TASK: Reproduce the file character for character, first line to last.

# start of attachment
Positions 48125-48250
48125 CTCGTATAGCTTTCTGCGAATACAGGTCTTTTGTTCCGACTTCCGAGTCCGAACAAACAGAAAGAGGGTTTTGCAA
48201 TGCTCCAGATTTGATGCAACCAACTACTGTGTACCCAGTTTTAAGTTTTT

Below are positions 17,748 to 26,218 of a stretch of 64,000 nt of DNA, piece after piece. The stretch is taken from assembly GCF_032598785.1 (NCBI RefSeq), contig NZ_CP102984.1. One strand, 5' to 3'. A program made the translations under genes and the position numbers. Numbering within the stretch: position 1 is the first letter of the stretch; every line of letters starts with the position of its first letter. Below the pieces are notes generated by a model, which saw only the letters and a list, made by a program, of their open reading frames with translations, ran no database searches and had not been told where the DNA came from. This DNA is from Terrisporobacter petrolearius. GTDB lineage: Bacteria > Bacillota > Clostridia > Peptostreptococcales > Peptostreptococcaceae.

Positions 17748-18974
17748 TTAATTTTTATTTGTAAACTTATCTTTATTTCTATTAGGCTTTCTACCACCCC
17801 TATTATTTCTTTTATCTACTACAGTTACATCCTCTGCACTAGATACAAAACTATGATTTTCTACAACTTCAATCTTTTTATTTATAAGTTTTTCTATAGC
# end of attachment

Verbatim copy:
Positions 48125-48250
48125 CTCGTATAGCTTTCTGCGAATACAGGTCTTTTGTTCCGACTTCCGAGTCCGAACAAACAGAAAGAGGGTTTTGCAA
48201 TGCTCCAGATTTGATGCAACCAACTACTGTGTACCCAGTTTTAAGTTTTT

Below are positions 17,748 to 26,218 of a stretch of 64,000 nt of DNA, piece after piece. The stretch is taken from assembly GCF_032598785.1 (NCBI RefSeq), contig NZ_CP102984.1. One strand, 5' to 3'. A program made the translations under genes and the position numbers. Numbering within the stretch: position 1 is the first letter of the stretch; every line of letters starts with the position of its first letter. Below the pieces are notes generated by a model, which saw only the letters and a list, made by a program, of their open reading frames with translations, ran no database searches and had not been told where the DNA came from. This DNA is from Terrisporobacter petrolearius. GTDB lineage: Bacteria > Bacillota > Clostridia > Peptostreptococcales > Peptostreptococcaceae.

Positions 17748-18974
17748 TTAATTTTTATTTGTAAACTTATCTTTATTTCTATTAGGCTTTCTACCACCCC
17801 TATTATTTCTTTTATCTACTACAGTTACATCCTCTGCACTAGATACAAAACTATGATTTTCTACAACTTCAATCTTTTTATTTATAAGTTTTTCTATAGC